If your child or family member has Down syndrome, he or she may be eligible for financial assistance to help pay for any medical care, housing costs, caretakers, and any other daily living needs. The Social Security Administration (SSA) offers benefits for people who are unable to work or participate in typical childhood activities due to a serious disability. Down syndrome almost always medically qualifies for Social Security benefits, but financial eligibility may be a little more challenging.
Medical Qualifications with Down Syndrome
The SSA uses its own medical guide, known as the Blue Book, to evaluate all Social Security disability applicants and deem benefits accordingly. Down syndrome is listed as a qualifying condition in the Blue Book. If your child has Trisomy 21 or Translocation Down syndrome (98% of the Down syndrome population), he or she will automatically qualify.
Those with Mosaic Down syndrome may qualify, but your child would need more than a diagnosis to be approved. Because [according to SSA] people with Mosaic Down syndrome may not have as many intellectual or physical disabilities as those with other forms of Down syndrome, you’ll need to meet another listing in the Blue Book to qualify. Some complications of Down syndrome that may qualify include:
The entire Blue Book is available online, so you can review the Down syndrome listing or any other sections with your loved one’s doctor to determine if he or she medically qualifies.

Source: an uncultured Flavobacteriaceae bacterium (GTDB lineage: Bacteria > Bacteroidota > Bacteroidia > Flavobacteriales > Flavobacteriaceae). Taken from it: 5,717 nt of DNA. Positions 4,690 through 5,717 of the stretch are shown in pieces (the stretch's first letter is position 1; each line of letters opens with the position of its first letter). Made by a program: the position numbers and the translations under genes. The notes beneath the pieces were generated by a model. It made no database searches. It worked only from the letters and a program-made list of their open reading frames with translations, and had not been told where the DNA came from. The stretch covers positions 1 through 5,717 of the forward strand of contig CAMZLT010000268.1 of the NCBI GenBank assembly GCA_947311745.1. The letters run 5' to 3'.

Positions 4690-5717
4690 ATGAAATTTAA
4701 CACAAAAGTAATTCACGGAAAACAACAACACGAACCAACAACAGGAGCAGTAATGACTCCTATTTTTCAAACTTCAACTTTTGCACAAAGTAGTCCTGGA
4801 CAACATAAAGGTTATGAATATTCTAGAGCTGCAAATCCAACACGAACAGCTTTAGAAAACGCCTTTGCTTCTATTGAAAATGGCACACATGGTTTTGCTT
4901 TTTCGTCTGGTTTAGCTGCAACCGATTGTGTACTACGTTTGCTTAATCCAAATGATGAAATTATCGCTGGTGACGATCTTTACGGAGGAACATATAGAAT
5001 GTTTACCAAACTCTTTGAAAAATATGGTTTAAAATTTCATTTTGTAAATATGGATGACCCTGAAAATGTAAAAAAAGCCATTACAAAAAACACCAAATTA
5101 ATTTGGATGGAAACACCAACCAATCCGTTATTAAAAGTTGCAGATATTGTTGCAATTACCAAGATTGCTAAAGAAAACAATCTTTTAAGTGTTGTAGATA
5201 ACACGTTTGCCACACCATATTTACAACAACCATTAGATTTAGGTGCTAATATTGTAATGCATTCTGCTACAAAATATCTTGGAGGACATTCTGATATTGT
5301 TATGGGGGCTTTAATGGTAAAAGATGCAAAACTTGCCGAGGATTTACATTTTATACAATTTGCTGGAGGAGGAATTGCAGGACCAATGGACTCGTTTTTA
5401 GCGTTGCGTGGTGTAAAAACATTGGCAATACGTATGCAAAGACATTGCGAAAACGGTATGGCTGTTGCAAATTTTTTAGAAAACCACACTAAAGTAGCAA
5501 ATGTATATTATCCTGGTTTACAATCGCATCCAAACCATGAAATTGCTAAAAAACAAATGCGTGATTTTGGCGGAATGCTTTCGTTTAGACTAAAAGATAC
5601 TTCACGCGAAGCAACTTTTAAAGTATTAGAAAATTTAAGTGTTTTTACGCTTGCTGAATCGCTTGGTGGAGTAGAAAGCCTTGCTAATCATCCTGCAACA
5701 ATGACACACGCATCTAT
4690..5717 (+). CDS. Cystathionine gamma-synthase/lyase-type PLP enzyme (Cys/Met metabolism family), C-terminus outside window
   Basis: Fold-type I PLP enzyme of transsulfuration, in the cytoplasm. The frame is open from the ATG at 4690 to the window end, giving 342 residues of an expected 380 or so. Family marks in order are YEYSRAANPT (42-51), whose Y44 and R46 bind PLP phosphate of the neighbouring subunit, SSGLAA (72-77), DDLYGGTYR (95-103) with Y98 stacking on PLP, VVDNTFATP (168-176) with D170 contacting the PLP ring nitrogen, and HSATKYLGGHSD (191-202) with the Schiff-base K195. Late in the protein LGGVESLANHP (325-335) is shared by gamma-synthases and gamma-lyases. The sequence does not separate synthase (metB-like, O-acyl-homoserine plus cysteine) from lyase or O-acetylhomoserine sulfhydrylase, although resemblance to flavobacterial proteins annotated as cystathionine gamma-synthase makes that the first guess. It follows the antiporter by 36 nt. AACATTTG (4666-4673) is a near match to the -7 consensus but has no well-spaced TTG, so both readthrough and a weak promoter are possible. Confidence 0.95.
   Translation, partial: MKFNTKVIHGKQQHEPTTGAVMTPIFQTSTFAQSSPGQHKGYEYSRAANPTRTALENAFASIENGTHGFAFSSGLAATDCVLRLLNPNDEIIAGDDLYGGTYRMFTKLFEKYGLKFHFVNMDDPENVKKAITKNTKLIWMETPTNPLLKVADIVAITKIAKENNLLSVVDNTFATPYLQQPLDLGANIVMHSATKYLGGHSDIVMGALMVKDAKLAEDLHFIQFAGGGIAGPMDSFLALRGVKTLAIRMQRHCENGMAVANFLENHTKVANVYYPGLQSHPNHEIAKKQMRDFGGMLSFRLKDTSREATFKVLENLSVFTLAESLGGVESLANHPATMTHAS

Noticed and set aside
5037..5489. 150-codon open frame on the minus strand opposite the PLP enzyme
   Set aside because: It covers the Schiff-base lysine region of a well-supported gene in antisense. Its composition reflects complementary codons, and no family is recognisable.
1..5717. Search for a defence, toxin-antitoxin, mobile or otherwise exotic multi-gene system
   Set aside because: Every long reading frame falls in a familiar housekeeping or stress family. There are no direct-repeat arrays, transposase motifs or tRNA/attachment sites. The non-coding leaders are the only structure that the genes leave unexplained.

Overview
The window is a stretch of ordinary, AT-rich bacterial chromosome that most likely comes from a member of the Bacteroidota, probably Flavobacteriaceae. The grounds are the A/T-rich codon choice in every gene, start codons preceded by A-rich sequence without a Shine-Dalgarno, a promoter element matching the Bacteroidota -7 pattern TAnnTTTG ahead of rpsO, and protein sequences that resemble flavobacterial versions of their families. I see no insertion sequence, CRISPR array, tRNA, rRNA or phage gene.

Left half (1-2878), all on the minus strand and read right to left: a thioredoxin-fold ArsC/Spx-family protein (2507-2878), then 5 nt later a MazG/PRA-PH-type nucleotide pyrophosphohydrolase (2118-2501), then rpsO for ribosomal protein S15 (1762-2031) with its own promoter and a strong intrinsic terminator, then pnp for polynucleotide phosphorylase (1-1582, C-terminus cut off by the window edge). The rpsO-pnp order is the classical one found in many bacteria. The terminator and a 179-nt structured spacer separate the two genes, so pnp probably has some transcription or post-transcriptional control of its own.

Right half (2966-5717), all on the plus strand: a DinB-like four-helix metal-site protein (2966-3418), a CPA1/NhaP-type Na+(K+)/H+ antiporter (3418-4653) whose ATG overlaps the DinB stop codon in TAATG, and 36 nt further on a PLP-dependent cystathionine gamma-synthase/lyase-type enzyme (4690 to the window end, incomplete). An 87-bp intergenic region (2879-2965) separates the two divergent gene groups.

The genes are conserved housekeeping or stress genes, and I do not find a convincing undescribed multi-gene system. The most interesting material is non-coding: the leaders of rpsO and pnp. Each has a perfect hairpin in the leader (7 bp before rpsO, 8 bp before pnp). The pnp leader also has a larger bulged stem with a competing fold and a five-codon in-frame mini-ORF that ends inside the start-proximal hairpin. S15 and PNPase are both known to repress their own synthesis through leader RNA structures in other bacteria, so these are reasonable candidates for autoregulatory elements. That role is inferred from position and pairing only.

Financially Qualifying with Down Syndrome
People with Down syndrome qualify for Supplemental Security Income, or SSI benefits. These are available for the most financially needy people in the US. There are strict income limits for people receiving SSI benefits. An adult applying for SSI could not earn more than $750 per month. Adults also cannot have more than $2,000 in saved income or available assets, such as a second home or a second car.
If you’re applying on behalf of a minor child, your income limits will not be as severe. You’ll have a monthly pre-tax household income limit depending on the size of your family. Larger families will have higher income limits. A single parent with one child could earn up to $38,000 per year, while a two-parent household with three children could earn up to $55,000 per year. You can review your specific household income limit online on the SSA’s website.
Unfortunately, household income is the top reason why children with Down syndrome are denied benefits. If you earn too much to qualify, try applying once your child turns 18. At that point your income will no longer count against your child, even if he or she lives at home.
Starting an Application
If you’d like to apply for SSI benefits on behalf of a loved one with Down syndrome, you’ll need to do so at your local SSA office. You can start the process online by reviewing the Adult or Child Disability Starter Kits—these will outline exactly what documents you’ll need to apply successfully.
To make an appointment to apply at your closest Social Security office, call the SSA at 1-800-772-1213. Most initial claims are processed within three to five months.
Contributed by Eric Minghella from Disability Benefits Help